While Gan Wah and Melvin were one-upping each other with white hats and the like, Stuart and Melvin were not so close. They said "hi," and that, generally, was that, unless Melvin "smile a lot to me because he want something." Melvin sometimes was in the crowd that went with Stuart to the movies.
From time to time, other Joe Boys would grab Stuart and throw him on the nearest bed and pummel him or hit him "near my thigh, many, many times." It would start out as playing, but then he would say, "I don't want to do this anymore," especially when Peter Ng pulled out a knife. "The hitting was really painful. Peter point the knife at me and tell me not to fight back."
That kind of scene recurred often, first at Bert's house and then at Peter Cheung's apartment, which was only about a 15-minute walk from Bert's, for limber boys. Stuart claimed never to have visited Peter's place (probably not being invited) until the late summer of '77. Even then, it cost him $60 to leave his car for Dana and Chester to fix. Tom was often around at these times, as were Peter Cheung and Donald Wong. Halfbreed Lee, himself a frequent victim, was not above taking a punch or two at Stuart.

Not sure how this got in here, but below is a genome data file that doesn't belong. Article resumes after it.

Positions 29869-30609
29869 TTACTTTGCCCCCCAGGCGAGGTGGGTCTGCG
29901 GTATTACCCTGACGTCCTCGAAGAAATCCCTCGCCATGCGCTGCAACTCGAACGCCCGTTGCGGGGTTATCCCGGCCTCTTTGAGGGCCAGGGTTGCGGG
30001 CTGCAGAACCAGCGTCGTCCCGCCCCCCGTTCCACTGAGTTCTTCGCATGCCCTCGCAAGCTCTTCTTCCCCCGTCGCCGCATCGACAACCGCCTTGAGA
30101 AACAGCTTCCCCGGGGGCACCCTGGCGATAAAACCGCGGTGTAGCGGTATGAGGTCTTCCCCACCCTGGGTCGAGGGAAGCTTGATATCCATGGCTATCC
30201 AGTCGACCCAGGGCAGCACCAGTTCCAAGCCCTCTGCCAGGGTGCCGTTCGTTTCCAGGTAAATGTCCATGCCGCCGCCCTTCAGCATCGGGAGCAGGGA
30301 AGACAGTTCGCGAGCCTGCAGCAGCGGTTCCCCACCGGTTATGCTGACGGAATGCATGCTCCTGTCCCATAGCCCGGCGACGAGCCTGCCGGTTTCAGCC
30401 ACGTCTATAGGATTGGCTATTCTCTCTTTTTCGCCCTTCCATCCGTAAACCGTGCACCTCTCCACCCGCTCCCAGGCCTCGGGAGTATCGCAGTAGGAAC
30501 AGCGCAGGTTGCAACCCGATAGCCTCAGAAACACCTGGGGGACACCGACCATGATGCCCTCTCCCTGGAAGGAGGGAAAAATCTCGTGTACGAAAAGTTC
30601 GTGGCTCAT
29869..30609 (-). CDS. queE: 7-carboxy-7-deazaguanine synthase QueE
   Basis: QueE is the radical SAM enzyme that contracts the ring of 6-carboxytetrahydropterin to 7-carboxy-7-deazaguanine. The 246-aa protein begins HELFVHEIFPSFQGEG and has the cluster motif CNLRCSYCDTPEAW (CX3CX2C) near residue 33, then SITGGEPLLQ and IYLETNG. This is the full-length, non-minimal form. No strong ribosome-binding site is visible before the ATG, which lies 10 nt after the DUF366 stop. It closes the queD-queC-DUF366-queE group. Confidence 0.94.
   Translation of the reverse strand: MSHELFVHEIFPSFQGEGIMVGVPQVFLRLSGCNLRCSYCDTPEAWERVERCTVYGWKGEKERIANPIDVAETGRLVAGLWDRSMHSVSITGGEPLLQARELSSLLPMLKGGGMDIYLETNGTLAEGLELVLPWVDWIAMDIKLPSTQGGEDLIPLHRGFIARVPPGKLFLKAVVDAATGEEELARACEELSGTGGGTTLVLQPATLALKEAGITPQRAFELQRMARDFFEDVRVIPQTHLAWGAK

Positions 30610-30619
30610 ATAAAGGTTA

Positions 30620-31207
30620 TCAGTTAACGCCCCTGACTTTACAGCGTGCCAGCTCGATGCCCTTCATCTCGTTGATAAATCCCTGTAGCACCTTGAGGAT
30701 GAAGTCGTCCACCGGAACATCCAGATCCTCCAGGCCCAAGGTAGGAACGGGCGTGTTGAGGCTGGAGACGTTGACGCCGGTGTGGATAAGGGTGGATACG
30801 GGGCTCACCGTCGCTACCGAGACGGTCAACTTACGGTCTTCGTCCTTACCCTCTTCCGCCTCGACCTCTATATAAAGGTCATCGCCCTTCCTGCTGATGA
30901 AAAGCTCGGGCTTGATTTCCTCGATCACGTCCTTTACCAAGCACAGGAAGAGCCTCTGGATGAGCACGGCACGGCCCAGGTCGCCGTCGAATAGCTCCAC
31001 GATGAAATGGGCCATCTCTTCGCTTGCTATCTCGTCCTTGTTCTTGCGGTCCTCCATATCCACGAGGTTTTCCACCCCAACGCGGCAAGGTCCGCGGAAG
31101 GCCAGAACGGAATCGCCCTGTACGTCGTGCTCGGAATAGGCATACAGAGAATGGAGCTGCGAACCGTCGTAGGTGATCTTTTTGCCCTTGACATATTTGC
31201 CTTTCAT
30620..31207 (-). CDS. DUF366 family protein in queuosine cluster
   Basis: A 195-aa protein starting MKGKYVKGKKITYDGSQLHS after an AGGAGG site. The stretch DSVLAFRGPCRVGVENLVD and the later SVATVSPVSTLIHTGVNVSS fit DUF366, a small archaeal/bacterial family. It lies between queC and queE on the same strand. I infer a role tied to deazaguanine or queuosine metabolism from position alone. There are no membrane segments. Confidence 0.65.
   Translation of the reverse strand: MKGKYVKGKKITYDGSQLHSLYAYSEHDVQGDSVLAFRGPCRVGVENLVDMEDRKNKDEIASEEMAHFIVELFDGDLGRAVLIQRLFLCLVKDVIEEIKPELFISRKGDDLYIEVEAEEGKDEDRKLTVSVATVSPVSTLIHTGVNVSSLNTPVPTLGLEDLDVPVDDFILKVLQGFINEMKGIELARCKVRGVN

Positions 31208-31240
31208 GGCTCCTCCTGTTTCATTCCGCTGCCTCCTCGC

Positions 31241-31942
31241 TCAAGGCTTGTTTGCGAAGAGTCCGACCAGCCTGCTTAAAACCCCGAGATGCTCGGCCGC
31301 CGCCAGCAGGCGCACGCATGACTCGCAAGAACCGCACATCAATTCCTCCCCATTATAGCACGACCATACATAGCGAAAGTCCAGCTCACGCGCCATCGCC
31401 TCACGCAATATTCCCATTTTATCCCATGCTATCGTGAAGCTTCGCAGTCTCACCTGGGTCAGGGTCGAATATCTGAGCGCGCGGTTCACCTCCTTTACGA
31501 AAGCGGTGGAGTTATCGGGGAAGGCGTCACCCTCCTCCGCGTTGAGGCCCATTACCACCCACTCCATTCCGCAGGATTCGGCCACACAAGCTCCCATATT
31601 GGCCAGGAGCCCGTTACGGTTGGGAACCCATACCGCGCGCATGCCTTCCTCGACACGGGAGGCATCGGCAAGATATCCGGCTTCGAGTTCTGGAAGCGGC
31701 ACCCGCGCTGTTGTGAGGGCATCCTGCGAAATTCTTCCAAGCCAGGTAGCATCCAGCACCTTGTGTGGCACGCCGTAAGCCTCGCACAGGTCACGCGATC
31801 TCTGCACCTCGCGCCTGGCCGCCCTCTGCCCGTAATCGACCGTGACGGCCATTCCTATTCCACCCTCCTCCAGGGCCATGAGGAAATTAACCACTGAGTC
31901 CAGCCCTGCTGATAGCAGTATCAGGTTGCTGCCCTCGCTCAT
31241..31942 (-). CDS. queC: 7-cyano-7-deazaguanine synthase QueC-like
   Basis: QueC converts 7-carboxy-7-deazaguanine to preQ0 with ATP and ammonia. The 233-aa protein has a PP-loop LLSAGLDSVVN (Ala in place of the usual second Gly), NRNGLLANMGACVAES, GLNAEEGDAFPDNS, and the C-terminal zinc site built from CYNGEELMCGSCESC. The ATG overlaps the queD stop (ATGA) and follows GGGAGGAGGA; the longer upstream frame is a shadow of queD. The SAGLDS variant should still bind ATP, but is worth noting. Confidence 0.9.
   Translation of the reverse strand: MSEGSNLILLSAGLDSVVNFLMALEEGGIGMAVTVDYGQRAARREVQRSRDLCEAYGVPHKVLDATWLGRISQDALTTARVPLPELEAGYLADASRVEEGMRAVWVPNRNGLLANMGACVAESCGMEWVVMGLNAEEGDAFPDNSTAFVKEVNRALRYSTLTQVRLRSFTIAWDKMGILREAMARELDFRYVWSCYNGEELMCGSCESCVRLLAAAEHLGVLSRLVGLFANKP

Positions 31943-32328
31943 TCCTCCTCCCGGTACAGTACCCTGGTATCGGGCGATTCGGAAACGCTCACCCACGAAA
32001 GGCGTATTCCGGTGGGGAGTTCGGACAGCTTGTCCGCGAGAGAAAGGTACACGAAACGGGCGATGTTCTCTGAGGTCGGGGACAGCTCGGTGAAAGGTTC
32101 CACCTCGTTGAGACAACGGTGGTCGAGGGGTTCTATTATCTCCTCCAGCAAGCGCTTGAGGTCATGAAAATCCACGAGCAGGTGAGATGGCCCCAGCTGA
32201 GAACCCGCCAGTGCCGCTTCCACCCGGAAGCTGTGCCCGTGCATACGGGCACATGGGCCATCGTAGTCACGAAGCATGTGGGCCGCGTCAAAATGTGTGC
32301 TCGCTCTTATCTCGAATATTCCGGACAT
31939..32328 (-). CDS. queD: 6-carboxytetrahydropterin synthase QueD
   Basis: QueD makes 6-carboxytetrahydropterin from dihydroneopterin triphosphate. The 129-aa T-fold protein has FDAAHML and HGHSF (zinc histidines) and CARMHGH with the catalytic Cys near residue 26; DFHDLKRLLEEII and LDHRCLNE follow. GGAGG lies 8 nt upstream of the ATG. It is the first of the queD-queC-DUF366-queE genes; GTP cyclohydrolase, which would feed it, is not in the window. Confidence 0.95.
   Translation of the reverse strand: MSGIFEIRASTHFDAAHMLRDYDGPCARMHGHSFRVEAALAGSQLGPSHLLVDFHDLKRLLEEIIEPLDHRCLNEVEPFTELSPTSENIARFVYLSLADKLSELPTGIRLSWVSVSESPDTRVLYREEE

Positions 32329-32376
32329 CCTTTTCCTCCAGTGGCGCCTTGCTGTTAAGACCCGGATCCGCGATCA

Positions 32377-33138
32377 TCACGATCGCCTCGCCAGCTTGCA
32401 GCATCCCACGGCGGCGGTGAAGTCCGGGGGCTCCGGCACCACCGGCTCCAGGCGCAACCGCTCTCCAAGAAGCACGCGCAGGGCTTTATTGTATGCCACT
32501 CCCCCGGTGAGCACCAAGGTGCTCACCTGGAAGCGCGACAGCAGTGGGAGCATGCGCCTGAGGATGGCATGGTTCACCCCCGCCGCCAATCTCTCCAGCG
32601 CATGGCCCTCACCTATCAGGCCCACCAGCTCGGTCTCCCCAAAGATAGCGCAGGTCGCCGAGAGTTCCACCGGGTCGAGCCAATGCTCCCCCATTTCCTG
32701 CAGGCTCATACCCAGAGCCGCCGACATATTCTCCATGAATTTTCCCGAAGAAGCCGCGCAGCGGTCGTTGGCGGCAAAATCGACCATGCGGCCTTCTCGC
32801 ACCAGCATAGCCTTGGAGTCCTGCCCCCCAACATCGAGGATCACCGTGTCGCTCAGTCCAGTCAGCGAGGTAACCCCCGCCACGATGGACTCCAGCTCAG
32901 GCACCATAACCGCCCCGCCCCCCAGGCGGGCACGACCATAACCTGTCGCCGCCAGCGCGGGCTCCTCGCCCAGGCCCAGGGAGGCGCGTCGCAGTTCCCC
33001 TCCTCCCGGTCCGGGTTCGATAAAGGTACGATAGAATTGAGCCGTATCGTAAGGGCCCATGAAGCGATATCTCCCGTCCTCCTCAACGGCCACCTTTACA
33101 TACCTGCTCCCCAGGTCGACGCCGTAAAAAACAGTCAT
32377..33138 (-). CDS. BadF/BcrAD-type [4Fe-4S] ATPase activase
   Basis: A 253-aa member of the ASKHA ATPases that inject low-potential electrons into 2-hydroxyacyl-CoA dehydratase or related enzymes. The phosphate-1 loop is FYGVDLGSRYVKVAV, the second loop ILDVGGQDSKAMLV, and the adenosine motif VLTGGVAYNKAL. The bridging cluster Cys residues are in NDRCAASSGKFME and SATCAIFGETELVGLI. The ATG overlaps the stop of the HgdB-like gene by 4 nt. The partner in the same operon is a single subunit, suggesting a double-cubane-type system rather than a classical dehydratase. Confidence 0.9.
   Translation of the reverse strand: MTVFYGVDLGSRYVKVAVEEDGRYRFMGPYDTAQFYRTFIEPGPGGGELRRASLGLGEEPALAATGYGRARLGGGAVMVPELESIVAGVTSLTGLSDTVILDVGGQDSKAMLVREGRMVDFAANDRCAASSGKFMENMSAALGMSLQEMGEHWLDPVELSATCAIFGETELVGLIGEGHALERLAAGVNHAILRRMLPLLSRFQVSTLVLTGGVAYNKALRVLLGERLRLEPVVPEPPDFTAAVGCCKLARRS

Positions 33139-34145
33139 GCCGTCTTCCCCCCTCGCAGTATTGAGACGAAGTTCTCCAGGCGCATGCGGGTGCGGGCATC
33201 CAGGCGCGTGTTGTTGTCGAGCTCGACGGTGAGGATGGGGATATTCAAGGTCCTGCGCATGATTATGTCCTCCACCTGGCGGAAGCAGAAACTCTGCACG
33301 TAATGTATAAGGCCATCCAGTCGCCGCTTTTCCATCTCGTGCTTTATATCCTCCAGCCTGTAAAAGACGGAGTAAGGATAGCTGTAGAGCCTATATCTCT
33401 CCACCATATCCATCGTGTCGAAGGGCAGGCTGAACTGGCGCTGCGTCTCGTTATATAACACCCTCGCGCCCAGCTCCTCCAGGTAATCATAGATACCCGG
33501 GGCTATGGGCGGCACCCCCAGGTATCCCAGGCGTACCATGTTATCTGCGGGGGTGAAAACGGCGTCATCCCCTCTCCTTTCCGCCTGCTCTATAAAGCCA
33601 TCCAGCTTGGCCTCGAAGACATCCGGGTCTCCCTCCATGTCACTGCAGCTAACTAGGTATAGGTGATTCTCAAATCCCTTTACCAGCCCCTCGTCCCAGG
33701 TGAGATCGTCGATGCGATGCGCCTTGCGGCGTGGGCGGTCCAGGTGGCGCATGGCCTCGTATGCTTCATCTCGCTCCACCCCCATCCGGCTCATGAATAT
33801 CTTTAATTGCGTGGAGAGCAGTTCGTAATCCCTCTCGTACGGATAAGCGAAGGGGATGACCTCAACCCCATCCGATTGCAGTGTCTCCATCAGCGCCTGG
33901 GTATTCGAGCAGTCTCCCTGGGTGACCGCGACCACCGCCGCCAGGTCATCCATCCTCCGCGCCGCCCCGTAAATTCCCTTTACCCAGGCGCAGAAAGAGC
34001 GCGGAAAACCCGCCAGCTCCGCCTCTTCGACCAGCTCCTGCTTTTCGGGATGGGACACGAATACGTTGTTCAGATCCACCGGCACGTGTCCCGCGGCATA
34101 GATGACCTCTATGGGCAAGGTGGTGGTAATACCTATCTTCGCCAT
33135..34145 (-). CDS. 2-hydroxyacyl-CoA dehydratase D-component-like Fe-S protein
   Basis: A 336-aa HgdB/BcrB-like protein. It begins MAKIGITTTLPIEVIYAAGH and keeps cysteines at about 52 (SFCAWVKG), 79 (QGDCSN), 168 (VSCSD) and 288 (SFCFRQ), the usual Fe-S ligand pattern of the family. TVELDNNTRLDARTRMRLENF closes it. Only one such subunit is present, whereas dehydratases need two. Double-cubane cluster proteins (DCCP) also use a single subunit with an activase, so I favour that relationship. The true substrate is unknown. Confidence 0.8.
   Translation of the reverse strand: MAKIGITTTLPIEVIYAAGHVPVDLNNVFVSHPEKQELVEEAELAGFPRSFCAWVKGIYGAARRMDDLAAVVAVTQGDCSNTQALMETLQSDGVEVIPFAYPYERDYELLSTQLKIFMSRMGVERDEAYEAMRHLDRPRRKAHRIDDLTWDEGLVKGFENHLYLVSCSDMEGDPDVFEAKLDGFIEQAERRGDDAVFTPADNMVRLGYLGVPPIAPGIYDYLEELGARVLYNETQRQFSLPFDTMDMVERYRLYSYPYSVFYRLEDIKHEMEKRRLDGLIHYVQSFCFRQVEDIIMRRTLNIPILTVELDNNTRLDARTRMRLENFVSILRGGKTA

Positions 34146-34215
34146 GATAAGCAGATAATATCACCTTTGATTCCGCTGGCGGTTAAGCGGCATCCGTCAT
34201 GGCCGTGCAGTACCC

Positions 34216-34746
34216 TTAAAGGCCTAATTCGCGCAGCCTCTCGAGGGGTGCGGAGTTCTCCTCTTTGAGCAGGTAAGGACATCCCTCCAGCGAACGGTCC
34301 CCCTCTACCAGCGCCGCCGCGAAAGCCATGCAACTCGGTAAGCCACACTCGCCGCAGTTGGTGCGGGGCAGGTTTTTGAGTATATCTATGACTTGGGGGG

It was odd. Stuart was taller and better built than most of them, and outweighed them, each and every one. Basically, they were a bunch of bullies, but Stuart desperately wanted to be one of that bunch.
Tom once said, "A person has to do things to prove his loyalty to the Joe Boys." The "things" implied sometimes created a need for a good hideout away from town. Members of the gang who wanted to tuck themselves out of sight used Peter Cheung's Daly City apartment. Peter Ng stayed there often, as did Sai, Melvin and Tom. There was scarcely any furniture in the place, nor was it any too clean. The landlord once complained about walking in and finding "Chinese kids, wall-to-wall."